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Old 05-13-2009, 09:58 PM
 
42 posts, read 136,008 times
Reputation: 23

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Instead of bothering to explain the concept of New Urbanism or New Pedestrianism with text (since it'd probably be much too long-winded), I've hyperlinked a trailer for an upcoming documentary called "New Urban Cowboy," which I think adequately imparts the principles on which these movements are centered.


YouTube - New Urban Cowboy: Toward a New Pedestrianism

Are there any walkable/livable towns, villages, or cities in Wisconsin that follow this model? I'm not so much looking for a newly constructed development, but just a town or city that is designed with mixed-use, intermodal structures. Are there any plans to integrate these ideas into existing towns? Is there any kind of grassroots movement pushing for these principles?

You might also check out Wikipedia for a cursory level of information on this subject: New Urbanism - Wikipedia, the free encyclopedia
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Old 05-13-2009, 11:33 PM
 
42 posts, read 136,008 times
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From what I've seen in pictures and read on this forum, Madison and La Crosse seem to employ plenty of these elements into their design. Are there any smaller, less obvious examples?
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Old 02-10-2011, 05:52 PM
 
Location: NYC
42 posts, read 72,822 times
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I grew up on the east side of Milwaukee, which is great for walking to amenities. I lived a few blocks from North Avenue, which put restaurants, cafes, a library, three parks (including Lake Park, which is a very nice park indeed), my grade school, three movie theaters, a bowling alley, lots of shopping, bars, local bus lines and the lakefront all in walking distance. If you live near either North Avenue or on the lower east side near Brady Street, you'll find plenty to do. Downtown nearer to the lakefront than deeper in is also very nice with lots of amenities and attractive pre-war apartment buildings. Also, Riverwest has been an up-and-coming neighborhood for a long time--I haven't been there for awhile, so I can't fully comment on it, but I know there was a lot of activity in the way of retail and restaurants moving in, which were positively affecting the neighborhood. There are also areas of Shorewood, which--if you're close enough to Oakland Avenue, offer some walkable amenities. Cedarburg, which is farther north, also has a nice area of shops and restaurants, but you'd want to make sure you lived close enough to it to walk. There is a variety of houses and apartment buildings in all these areas. Some have yards; some have driveways; some have garages; some have porches; some have them all. It's been awhile since you posted, but I hope this helps!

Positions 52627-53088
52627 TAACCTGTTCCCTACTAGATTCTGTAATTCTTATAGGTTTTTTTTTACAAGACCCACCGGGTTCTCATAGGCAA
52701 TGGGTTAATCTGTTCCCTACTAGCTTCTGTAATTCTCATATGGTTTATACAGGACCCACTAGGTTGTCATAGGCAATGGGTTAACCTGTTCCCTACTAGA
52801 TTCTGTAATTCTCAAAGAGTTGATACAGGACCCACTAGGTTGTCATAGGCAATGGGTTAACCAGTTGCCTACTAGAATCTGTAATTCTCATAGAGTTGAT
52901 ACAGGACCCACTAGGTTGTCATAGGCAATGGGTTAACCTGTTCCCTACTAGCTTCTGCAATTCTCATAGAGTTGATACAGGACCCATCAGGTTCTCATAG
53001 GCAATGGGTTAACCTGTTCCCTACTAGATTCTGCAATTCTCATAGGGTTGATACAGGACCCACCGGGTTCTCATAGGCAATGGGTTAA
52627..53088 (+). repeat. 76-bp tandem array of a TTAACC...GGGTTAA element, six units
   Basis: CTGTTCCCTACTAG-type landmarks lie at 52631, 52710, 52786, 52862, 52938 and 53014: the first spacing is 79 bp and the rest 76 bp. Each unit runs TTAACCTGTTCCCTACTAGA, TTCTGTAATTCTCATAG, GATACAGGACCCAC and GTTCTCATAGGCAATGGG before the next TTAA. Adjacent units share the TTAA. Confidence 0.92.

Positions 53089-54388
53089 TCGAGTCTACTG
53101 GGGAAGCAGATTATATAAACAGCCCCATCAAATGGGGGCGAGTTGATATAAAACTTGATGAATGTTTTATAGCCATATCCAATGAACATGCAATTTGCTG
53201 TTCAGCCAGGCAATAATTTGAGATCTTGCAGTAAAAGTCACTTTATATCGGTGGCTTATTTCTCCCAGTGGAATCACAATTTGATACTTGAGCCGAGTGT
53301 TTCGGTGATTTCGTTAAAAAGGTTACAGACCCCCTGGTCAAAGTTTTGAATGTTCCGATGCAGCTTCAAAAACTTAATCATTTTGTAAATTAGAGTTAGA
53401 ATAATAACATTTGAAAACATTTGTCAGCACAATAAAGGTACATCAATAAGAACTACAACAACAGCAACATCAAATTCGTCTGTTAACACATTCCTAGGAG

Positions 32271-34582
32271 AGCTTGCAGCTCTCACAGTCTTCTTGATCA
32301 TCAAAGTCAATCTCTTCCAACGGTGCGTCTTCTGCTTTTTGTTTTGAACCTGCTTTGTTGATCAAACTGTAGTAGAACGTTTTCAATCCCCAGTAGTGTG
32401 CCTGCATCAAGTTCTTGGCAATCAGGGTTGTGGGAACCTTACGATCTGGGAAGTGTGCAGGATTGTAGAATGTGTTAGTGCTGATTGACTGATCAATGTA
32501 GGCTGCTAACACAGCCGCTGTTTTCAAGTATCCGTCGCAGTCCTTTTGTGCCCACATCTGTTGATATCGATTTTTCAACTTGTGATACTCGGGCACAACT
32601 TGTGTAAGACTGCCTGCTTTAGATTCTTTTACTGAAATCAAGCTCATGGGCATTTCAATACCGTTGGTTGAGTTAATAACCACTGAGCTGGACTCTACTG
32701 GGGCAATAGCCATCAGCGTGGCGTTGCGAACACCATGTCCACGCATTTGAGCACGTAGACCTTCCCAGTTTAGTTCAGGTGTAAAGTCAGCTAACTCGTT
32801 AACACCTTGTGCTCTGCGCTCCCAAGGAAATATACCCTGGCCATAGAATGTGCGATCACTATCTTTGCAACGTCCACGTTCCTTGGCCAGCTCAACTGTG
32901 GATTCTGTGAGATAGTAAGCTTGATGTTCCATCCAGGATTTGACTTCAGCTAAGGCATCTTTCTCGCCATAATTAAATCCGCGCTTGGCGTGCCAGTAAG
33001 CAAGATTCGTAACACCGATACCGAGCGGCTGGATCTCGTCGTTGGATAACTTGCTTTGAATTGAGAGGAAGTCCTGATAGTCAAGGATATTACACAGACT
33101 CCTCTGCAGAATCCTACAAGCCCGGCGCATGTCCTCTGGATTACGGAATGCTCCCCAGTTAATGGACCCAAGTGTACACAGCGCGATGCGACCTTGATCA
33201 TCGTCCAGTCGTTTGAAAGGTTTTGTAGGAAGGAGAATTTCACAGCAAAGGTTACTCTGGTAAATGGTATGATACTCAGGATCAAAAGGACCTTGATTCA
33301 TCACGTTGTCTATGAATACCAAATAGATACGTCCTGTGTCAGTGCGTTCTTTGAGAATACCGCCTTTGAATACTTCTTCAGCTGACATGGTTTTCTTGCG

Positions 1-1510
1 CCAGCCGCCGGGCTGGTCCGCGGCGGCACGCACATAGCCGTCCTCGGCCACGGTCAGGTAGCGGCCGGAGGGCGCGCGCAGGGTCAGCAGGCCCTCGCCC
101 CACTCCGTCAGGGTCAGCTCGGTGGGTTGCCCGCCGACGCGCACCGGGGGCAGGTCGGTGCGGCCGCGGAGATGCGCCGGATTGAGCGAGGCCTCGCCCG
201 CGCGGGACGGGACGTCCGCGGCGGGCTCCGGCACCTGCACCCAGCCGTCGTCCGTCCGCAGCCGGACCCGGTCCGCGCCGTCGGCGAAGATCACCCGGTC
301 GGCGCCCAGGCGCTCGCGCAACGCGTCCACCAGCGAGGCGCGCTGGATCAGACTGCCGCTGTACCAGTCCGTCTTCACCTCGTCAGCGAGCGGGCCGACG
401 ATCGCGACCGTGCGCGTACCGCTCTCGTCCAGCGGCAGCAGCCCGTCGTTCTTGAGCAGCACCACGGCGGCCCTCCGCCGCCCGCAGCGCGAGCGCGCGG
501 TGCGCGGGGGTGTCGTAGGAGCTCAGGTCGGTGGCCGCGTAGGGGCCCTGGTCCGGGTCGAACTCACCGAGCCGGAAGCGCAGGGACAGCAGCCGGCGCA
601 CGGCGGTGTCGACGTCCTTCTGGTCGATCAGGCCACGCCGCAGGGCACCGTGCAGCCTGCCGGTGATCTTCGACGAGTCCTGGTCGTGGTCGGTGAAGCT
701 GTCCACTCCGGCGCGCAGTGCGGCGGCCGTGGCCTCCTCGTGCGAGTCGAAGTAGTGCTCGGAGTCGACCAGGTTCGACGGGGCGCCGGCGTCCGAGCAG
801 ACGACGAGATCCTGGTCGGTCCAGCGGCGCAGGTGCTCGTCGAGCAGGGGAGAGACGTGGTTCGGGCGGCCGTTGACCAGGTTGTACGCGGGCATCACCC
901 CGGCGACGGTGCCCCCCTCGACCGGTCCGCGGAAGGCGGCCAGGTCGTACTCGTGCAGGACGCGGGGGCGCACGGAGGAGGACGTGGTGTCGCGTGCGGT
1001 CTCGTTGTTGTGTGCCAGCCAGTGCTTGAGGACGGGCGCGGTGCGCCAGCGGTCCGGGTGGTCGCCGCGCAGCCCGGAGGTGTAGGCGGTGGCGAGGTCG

P.S. The University of Wisconsin--Milwaukee is located between the east side and Shorewood.
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Old 02-10-2011, 07:59 PM
 
Location: Riverwest, MKE
280 posts, read 590,778 times
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I agree with everything Breezy says. And as someone who lives in Riverwest (well, not exactly at this moment, but I will be returning in the summer) it pretty much runs on the concept of New Urbanism and has an active neighborhood association that's very ahead of the curve when it comes to embracing new ideas (a refreshing change of pace from the stuck-in-1955 mentality of most of Milwaukee's "leadership"). It is a bit "rough around the edges," but not only do I think that adds to its charm, it's probably the thing that's saved Riverwest from gentrification which is usually what happens to neighborhoods when words like "hip" and "bohemian" start being used to describe them. I think it also keeps the levels of pretention and snobbishness ("smug" for you South Park fans) to a minimum since a lot of times that tends to overrun areas that pride themselves on how progressive they are.

Bay View, Third Ward and Walker's Point are also areas in Milwaukee that are worth checking out.

Last edited by Devitron5000; 02-10-2011 at 09:01 PM..
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Old 02-10-2011, 08:32 PM
 
Location: NYC
42 posts, read 72,822 times
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Yep, I second everything Devitron says as well. Bay View, the Third Ward and Walker's Point are all worth checking out as well!
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